OK, so let’s run through the rest of the Pistons:

 

Andre Drummond is very interesting here. He’s really grown as a passer this year with 4.2 dimes per game in January. Griffin is unassisted on his buckets a fairly-high amount for a PF at 54.1 percent. Compare that to 38.1 percent for Tobias and just 22.7 percent for Bradley. His defensive stats should still be very similar based on how DJ performed with 1.1 blocks per 36 with BG and 1.0 without him. Although, DJ did have 3.8 more boards per 36 without Blake, but keep in mind the Clippers have been gutted. Plus, Blake doesn’t really dime on big-big plays with only 0.8 assists per game to DJ and no other big higher than Reed’s 0.2.

 

There’s no doubt that Drummond's ceiling is capped here because of Griffin’s usage rate being 6.5 percent higher than Tobias’, and whoever replaces Bradley should not take possessions anyway. By the way, Drummond had a whopping 102 assists to Tobias and Bradley, which is 58 percent of his total. That's a bad sign and again it'll be really tough for him to establish a rapport with Blake. In due time, though. He should still be a monster, but he does take a hit and I’d bump him down about 10 spots if we were drafting today.

 

For the point guards, Ish Smith and Reggie Jackson should be taking a small hit with BG sucking up so much usage, and running the offense more. 

 

With Bradley gone and the Pistons not getting any wings back, that means it’ll be a collective effort to pick up Bradley’s 31.7 minutes per game. Luckily for us, we got a good idea what that will look like based on Bradley not playing on Saturday.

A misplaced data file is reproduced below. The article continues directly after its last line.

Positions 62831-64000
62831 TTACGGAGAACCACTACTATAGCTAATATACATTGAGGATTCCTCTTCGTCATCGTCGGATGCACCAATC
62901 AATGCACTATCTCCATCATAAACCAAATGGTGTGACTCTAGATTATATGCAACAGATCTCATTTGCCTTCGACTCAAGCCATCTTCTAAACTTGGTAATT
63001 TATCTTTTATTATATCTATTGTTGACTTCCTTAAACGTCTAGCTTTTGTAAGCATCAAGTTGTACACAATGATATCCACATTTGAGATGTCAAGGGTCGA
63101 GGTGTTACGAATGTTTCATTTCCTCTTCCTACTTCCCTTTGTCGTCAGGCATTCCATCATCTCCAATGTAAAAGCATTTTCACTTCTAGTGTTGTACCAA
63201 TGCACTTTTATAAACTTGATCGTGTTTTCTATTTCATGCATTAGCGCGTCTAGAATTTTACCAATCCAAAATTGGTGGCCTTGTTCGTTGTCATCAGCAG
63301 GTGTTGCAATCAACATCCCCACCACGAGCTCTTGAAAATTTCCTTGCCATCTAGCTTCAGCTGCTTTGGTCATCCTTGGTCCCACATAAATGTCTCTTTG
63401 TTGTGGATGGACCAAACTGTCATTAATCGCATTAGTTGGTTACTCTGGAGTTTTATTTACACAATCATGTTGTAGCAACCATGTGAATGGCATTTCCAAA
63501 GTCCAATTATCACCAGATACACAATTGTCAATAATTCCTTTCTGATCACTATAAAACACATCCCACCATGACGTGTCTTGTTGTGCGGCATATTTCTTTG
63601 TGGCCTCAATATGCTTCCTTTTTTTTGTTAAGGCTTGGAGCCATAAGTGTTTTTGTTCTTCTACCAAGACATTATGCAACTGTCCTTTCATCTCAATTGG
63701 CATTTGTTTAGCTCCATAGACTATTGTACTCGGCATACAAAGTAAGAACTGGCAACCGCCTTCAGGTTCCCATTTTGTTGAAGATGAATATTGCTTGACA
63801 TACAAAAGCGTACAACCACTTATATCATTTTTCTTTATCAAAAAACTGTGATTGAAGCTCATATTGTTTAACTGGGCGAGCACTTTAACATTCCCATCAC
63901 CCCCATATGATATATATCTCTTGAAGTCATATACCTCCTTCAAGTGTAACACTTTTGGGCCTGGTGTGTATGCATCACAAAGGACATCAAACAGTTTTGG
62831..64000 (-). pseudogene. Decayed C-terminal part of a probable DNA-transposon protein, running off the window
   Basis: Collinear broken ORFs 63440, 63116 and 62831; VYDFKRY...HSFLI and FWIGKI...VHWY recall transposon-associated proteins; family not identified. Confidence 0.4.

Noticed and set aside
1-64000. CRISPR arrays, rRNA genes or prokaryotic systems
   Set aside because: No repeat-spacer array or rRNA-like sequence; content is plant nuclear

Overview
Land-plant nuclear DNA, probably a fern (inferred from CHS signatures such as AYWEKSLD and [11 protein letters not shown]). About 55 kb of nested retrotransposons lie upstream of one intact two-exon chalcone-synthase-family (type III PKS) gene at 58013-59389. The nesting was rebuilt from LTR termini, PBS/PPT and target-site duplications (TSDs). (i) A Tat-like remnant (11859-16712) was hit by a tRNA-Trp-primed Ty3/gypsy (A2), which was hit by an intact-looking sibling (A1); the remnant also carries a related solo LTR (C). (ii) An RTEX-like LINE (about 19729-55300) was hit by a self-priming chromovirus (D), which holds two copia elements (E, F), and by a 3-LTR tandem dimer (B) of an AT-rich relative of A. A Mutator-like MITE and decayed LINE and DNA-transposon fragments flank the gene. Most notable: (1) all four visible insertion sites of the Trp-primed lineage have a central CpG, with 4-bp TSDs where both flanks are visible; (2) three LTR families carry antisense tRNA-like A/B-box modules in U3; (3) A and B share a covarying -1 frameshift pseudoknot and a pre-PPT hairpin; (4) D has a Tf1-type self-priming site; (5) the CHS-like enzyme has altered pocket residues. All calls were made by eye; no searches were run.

It basically comes down to Reggie Bullock, Luke Kennard and Stanley Johnson. Also on Saturday, Johnson was a disaster on defense with Paul George taking him to school, and SVG kept coaching him up throughout the loss. It was a little surprising they now trust him to play every night because he has not improved this season. Now that the Pistons are going to be going for it, Johnson should be on a shorter leash, and don’t forget the Pistons may not be done yet either. 

 

Fantasy wise, SJ has been a major letdown and it’s not like he’ll be getting many shots with Blake in town. Johnson is decent in steals at 1.2 per game in 26.9 minutes, but everywhere else he’s not really going to help you. If you want to add him, you’re basically banking on him pulling off a magical improvement. I’d only drop dead weight for him.

 

Kennard has started to show some flashes this month, averaging 8.4 points, 3.4 boards, 1.5 assists, 0.6 steals and 1.2 treys in just 21.6 minutes per game in January. Even if you extrapolate that to say 29 minutes, you’re still not going to get enough to make him an add. I’d prefer guys like Darius Miller.

 

The biggest wing winner here has to be Reggie Bullock. Both Johnson and Kennard have really struggled on both sides of the ball while Bullock is having a career year in more ways than one. He’s probably going to sniff 36 minutes and he has already played 30.4 per game over his last 14. If you wanted to turn his numbers over those 14 and to extrapolate them to 36, you’d get 13.8 points, 3.0 boards, 2.0 assists, 0.8 steals and 3.0 treys on 53.0 percent from the field and 83.3 percent from the line. If you want immediate dividends, he’s the guy I’d add from this trade today.